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Berlin Brandenburg

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  • 1
    Language: English
    In: Proceedings of the National Academy of Sciences of the United States of America, 07 January 2014, Vol.111(1), pp.409-14
    Description: A hypoxic microenvironment induces resistance to alkylating agents by activating targets in the mammalian target of rapamycin (mTOR) pathway. The molecular mechanisms involved in this mTOR-mediated hypoxia-induced chemoresistance, however, are unclear. Here we identify the mTOR target N-myc downstream regulated gene 1 (NDRG1) as a key determinant of resistance toward alkylating chemotherapy, driven by hypoxia but also by therapeutic measures such as irradiation, corticosteroids, and chronic exposure to alkylating agents via distinct molecular routes involving hypoxia-inducible factor (HIF)-1alpha, p53, and the mTOR complex 2 (mTORC2)/serum glucocorticoid-induced protein kinase 1 (SGK1) pathway. Resistance toward alkylating chemotherapy but not radiotherapy was dependent on NDRG1 expression and activity. In posttreatment tumor tissue of patients with malignant gliomas, NDRG1 was induced and predictive of poor response to alkylating chemotherapy. On a molecular level, NDRG1 bound and stabilized methyltransferases, chiefly O(6)-methylguanine-DNA methyltransferase (MGMT), a key enzyme for resistance to alkylating agents in glioblastoma patients. In patients with glioblastoma, MGMT promoter methylation in tumor tissue was not more predictive for response to alkylating chemotherapy in patients who received concomitant corticosteroids.
    Keywords: Drug Resistance, Neoplasm ; Gene Expression Regulation, Neoplastic ; Antineoplastic Agents, Alkylating -- Pharmacology ; Brain Neoplasms -- Drug Therapy ; Cell Cycle Proteins -- Metabolism ; Glioblastoma -- Drug Therapy ; Glioma -- Drug Therapy ; Intracellular Signaling Peptides and Proteins -- Metabolism ; O(6)-Methylguanine-DNA Methyltransferase -- Pharmacology ; Tor Serine-Threonine Kinases -- Metabolism
    ISSN: 00278424
    E-ISSN: 1091-6490
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  • 2
    Language: English
    In: Journal of Clinical Oncology, 05/20/2016, Vol.34(15_suppl), pp.11587-11587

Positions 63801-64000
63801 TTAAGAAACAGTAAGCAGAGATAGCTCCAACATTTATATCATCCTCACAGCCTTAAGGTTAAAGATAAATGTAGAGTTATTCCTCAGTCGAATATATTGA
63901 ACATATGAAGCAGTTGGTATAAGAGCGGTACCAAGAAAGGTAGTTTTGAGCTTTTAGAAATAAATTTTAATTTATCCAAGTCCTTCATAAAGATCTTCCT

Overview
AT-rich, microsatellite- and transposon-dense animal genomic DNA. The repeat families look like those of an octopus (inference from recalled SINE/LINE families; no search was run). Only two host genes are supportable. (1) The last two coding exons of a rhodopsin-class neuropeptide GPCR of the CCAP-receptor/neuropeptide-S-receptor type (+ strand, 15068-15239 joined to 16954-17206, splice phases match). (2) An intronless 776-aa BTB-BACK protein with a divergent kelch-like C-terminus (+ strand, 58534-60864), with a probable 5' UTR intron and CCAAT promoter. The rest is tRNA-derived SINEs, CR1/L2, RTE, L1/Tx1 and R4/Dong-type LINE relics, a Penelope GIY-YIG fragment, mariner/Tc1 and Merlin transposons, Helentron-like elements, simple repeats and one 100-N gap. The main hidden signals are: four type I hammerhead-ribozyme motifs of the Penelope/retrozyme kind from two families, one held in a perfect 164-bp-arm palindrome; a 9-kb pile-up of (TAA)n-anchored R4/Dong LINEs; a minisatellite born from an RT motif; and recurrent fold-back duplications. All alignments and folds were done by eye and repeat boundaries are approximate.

ISSN: 0732-183X
    E-ISSN: 1527-7755
    Source: CrossRef
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  • 3
    Language: English
    In: Oncotarget, 13 October 2015, Vol.6(31), pp.31050-68
    Description: Loss of the tumor suppressor phosphatase and tensin homolog deleted on chromosome 10 (PTEN) is a prerequisite for tumor cell-specific expression of vascular endothelial growth factor receptor (VEGFR)-2 in glioblastoma defining a subgroup prone to develop evasive resistance towards antiangiogenic treatments. Immunohistochemical analysis of human tumor tissues showed VEGFR-2 expression in glioma cells in 19% of specimens examined, mainly in the infiltration zone. Glioma cell VEGFR-2 positivity was restricted to PTEN-deficient tumor specimens. PTEN overexpression reduced VEGFR-2 expression in vitro, as well as knock-down of raptor or rictor. Genetic interference with VEGFR-2 revealed proproliferative, antiinvasive and chemoprotective functions for VEGFR-2 in glioma cells. VEGFR-2-dependent cellular effects were concomitant with activation of 'kappa-light-chain-enhancer' of activated B-cells, protein kinase B, and N-myc downstream regulated gene 1. Two-photon in vivo microscopy revealed that expression of VEGFR-2 in glioma cells hampers antiangiogenesis. Bevacizumab induces a proinvasive response in VEGFR-2-positive glioma cells. Patients with PTEN-negative glioblastomas had a shorter survival after initiation of bevacizumab therapy compared with PTEN-positive glioblastomas. Conclusively, expression of VEGFR-2 in glioma cells indicates an aggressive glioblastoma subgroup developing early resistance to temozolomide or bevacizumab. Loss of PTEN may serve as a biomarker identifying those tumors upfront by routine neuropathological methods.
    Keywords: Angiogenesis ; Glioblastoma ; Invasion ; Phosphatase and Tensin Homolog Deleted on Chromosome 10 (Pten) ; Vascular Endothelial Growth Factor Receptor (Vegfr)-2 ; Drug Resistance, Neoplasm ; Neovascularization, Pathologic ; Angiogenesis Inhibitors -- Pharmacology ; Brain Neoplasms -- Drug Therapy ; Glioma -- Drug Therapy ; Pten Phosphohydrolase -- Deficiency ; Vascular Endothelial Growth Factor Receptor-2 -- Metabolism